All minerals were photographed under normal white light to show their own distinctive colors.
Minerals have always fascinated me, and they offer enormous potential for macro photography. Their surface details are affected by reflection and refraction to create striking pictures, and backlighting often produces surprising coloration and depth. Moreover, they look quite different through a macro lens than with the unaided eye, as shapes and turns of light are magnified. One day while photographing a tiny patch of a mineral for its simple beauty, it put me in the mind of viewing a large abstract paining. I then began to seek out such images. Most of the ones displayed here are of areas only 5-15 millimeters across, yet I find they have an expansive feel. But it is their abstract qualities that I appreciate the most and that raise interesting questions about aesthetic theory: If abstract art takes its special character from its play over against "the natural," what does it mean to discover visions of the abstract in nature? Is this merely a coincidental association, a human creation by seeing selectivity, or a hint at some commonality of designs between mind and earth? What might this say about our understanding of the nature of abstract art?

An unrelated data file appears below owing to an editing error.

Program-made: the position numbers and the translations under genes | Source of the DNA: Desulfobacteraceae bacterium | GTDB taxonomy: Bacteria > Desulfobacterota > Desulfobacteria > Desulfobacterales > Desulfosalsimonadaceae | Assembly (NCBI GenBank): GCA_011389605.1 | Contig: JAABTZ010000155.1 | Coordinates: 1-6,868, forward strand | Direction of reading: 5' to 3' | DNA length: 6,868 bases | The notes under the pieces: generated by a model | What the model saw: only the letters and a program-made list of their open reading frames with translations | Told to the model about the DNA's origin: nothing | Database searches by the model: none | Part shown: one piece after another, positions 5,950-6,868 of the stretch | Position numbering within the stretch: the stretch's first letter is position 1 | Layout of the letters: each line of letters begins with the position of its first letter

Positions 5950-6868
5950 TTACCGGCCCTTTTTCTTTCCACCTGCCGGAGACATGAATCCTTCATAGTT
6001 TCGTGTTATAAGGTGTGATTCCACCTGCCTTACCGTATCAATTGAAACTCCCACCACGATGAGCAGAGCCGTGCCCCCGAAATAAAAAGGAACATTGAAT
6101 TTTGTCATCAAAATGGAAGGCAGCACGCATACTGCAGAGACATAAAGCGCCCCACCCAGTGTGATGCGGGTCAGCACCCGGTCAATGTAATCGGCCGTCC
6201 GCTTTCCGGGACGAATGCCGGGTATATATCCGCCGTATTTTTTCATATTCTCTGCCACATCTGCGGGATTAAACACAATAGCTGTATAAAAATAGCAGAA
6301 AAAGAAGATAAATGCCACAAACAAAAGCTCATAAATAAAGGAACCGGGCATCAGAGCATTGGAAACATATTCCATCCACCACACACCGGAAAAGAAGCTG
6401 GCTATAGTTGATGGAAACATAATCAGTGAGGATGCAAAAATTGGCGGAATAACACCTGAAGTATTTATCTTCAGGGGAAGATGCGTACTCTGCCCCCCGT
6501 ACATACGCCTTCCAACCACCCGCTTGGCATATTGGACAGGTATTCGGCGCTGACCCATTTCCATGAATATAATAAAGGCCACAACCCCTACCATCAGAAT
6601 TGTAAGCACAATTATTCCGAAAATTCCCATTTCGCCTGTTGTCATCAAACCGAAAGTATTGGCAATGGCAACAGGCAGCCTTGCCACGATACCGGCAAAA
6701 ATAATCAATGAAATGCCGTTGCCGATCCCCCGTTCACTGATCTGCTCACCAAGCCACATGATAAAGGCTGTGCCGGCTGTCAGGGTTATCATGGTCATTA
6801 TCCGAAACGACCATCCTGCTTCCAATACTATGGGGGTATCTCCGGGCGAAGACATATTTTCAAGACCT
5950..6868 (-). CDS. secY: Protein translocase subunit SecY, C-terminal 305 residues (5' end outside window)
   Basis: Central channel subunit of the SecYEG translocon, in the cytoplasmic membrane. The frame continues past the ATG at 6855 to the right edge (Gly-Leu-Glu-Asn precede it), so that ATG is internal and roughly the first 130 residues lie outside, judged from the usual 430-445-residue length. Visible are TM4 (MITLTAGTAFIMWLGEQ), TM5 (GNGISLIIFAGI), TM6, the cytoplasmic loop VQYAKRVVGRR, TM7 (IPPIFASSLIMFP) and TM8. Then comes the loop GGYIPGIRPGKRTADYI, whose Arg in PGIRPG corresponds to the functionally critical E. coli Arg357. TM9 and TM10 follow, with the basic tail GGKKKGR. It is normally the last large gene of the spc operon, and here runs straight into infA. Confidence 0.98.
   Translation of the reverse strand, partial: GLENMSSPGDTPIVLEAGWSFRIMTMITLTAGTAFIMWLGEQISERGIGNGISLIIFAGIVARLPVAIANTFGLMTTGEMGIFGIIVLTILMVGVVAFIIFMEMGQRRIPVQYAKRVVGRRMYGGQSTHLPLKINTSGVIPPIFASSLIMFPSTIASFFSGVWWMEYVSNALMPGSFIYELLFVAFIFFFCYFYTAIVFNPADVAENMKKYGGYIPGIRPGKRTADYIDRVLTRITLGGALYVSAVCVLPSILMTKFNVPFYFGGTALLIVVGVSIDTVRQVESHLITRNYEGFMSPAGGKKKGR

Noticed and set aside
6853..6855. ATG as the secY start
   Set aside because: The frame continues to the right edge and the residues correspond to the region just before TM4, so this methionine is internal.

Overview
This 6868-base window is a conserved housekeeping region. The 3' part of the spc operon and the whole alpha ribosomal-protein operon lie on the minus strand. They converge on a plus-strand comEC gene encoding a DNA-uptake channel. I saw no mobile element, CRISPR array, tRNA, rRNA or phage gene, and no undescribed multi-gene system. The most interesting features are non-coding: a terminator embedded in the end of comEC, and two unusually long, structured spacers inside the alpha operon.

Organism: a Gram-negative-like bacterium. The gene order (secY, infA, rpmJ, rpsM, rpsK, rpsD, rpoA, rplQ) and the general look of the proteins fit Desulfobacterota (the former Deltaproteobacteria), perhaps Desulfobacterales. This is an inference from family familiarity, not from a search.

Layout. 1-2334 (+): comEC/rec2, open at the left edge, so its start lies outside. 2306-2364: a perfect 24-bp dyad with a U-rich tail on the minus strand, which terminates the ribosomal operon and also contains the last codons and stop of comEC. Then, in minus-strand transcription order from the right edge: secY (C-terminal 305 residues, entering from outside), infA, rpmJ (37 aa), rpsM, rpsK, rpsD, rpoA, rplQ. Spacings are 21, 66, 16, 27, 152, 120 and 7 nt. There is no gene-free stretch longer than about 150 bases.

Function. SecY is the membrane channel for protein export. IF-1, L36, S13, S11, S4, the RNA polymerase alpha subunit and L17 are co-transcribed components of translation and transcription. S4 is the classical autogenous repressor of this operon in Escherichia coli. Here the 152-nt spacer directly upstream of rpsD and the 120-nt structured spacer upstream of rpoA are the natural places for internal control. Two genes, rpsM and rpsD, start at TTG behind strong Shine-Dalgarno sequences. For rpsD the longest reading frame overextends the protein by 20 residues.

This exhibit is part of the larger collection at Ehman.photography
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